Beware: The Ides of March
By N. Mark Castro
If you’re one of the few people on earth that’s never read Shakespeare’s Julius Caesar, then you wouldn’t recall the Soothsayer shouting “Beware the Ides of March!” at Caesar.
But what are the Ides of March, and is there any reason for us to be wary of them?
Actually, the Ides of March is not a them but an it: March 15th. “Ides” comes from the Latin Idus, and refers to a festival celebrating the Roman god of war, Mars, from whom the month of March and the planet Mars take their names.
You’d think this would have been a lucky day for Caesar, one of history’s greatest generals and empire-builders. But his luck ran out on March 15, 44 B.C., when he was assassinated by a group of outraged Senators, including his trusted friend Brutus, leading to that other famous line, “Et tu, Brute?” (That’s, ahem, brootay, not brute, should you ever have the misfortune of being in Caesar’s position and needing to say the line yourself.)
Why were the Senators up in (literal) arms against Caesar, you ask?
In a nutshell, because before the Roman Empire, there was the Roman Republic, a supposed bastion of virtue and honor with a governing Senate. The Senators feared that Julius Caesar* had too much power and was planning to declare himself emperor, putting an end to the Republic. So they took a direct route to make sure that didn’t happen. Unfortunately for them, their efforts backfired. They succeeded in killing off Caesar, but set off a series of power plays that ultimately saw Caesar’s heir Augustus crowned emperor. The Roman Empire was born, and the rest is history.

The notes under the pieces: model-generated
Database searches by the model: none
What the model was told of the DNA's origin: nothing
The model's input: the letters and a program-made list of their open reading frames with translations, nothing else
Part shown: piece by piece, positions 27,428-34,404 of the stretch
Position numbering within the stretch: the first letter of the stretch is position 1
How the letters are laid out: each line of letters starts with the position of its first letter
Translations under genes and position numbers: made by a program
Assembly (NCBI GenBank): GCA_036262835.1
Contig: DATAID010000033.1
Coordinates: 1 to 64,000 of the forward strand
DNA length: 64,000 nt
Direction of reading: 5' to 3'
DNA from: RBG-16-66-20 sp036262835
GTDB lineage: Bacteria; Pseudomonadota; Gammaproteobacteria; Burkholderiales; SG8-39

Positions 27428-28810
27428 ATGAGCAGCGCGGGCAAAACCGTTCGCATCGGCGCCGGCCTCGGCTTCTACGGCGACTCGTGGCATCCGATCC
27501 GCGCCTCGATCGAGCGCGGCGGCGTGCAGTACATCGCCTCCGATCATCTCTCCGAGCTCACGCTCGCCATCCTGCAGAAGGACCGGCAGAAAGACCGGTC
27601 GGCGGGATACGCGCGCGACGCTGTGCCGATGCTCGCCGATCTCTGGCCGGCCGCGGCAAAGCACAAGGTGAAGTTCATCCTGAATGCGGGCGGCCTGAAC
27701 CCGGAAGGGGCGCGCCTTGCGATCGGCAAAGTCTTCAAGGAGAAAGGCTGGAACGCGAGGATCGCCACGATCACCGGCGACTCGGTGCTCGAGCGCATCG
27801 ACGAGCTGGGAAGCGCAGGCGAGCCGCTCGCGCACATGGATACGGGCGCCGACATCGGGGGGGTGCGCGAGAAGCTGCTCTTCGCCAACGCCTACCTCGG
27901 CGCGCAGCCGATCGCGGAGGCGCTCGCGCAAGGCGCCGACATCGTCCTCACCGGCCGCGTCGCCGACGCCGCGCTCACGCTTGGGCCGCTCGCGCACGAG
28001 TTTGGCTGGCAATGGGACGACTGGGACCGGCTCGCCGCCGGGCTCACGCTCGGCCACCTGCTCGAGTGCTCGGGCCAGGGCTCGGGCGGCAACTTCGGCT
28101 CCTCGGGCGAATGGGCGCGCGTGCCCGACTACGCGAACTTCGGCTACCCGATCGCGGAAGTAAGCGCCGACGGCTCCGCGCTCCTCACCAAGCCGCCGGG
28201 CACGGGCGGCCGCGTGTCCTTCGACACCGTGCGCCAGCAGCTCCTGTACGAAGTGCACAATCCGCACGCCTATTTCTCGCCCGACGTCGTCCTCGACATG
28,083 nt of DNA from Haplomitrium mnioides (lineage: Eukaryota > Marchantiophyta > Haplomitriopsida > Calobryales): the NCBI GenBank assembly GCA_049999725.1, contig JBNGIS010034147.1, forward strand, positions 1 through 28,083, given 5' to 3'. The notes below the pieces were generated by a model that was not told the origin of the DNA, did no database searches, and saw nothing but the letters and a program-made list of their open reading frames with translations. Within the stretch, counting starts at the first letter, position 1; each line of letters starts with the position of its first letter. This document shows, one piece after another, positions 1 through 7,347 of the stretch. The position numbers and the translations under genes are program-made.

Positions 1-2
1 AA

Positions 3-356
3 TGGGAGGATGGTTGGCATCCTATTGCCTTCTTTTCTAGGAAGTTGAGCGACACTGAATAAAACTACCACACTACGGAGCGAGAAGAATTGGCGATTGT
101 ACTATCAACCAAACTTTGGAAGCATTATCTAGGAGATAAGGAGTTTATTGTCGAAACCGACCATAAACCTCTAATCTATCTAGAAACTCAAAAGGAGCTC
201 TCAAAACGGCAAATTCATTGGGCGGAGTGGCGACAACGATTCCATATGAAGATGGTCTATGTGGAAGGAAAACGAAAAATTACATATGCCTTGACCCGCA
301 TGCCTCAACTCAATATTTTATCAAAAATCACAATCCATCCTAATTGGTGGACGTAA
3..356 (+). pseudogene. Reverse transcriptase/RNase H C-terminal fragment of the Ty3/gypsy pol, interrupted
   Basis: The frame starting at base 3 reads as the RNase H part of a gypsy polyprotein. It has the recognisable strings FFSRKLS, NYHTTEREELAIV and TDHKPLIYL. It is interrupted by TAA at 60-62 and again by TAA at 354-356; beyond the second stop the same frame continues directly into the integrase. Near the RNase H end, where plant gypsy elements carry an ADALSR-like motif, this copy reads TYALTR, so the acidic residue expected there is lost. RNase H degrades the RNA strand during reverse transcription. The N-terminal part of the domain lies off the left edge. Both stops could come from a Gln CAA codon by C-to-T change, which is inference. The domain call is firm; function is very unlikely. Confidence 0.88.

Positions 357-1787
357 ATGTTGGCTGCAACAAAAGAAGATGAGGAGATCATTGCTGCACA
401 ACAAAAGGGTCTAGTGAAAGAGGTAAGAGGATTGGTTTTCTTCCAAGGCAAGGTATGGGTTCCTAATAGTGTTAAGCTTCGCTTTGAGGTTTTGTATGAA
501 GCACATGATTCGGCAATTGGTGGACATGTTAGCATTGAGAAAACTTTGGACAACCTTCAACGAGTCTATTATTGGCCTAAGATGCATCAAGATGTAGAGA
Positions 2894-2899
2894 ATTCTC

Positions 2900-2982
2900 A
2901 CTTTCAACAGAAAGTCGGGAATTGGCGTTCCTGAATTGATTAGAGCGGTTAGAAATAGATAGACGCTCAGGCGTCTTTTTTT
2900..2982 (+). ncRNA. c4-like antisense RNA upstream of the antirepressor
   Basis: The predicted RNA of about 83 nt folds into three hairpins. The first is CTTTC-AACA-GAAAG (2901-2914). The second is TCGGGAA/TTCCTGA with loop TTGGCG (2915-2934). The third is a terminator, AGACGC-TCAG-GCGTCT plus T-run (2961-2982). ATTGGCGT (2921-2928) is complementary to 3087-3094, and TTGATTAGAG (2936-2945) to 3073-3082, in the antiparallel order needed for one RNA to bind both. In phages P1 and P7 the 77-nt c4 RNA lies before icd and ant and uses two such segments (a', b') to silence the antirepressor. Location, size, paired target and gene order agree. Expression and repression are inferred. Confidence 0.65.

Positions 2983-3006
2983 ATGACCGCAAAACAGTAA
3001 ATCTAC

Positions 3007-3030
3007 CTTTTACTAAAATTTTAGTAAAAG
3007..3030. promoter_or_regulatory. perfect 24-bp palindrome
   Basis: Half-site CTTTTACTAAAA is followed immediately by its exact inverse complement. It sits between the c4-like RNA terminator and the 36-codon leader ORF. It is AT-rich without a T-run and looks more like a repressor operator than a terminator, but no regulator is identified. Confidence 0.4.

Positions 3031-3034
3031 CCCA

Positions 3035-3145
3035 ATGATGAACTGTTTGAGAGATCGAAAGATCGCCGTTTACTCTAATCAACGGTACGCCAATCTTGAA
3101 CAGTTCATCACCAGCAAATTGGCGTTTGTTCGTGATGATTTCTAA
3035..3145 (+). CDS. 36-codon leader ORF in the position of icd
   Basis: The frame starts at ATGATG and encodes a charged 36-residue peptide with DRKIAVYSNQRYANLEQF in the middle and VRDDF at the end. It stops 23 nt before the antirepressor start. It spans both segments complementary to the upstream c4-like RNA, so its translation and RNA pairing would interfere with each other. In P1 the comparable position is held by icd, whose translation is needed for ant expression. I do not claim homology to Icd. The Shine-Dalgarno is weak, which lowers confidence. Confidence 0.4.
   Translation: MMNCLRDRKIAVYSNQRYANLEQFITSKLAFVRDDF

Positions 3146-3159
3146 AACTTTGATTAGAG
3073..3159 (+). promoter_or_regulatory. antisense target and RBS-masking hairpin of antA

But what does Caesar’s bad luck have to do with us? Why should we beware the Ides of March?
None, really, but the same could be said of Friday the Thirteenth.
Friday the Thirteenth became identified as a date of ill-luck and misfortune back on Friday, October 13, 1307, when the immoral and rapacious King Phillipe IV of France demolished the powerful Order of the Knights Templar in a single day. (Admittedly, it took a while longer to completely destroy the Templars and seize all their assets for the Crown, but in effect the entire Order toppled on that single day.) At the time, the Templars were immensely wealthy and powerful, known as “the bankers of Europe” because they controlled so much of its wealth, and they operated with the blessings of the Pope. To annihilate them required a combination of factors, including a very weak Pope of French extraction—as it happened, a boyhood friend of the King—who was also more or less under house arrest in Avignon, France, as opposed to entrenched in Rome, and a series of very devious maneuvers including luring the Grand Master of the Templars, Jacques de Molay, into the King’s hands by asking him to be a pallbearer at his, Philippe’s, own sister’s funeral, then arresting him the following day (the 13th).
Now again, you may wonder what the fall of the Templars has to do with us, and again, the answer is nothing.
Yes, it was dramatic and doubtless spread terror and feelings of vulnerability across Europe. But Caesar’s assassination was all that and more, since at the time, Rome was pretty much the center of the world.
So why do we still consider Friday the Thirteenth unlucky, and ignore the Ides of March?
You tell me.
By the by, if you think pronouncing Ides “EE-days” and Brute “BROO-tay” is bad, check out how the Romans of Caesar’s day pronounced his name: YOO-lee-OOS KY-sar.
He’s lucky though, poor Leonardo da Vinci’s name was pronounced by his contemporaries as “da Winky.”
Posted on July 28, 2012, in General and tagged betrayal, Brutus, Crusades, Friday the 13th, Ides of March, Julius Ceasar, Knight of the Templar, Leonardo da Vinci, politics, Shakespeare, Templars. Bookmark the permalink. Leave a comment.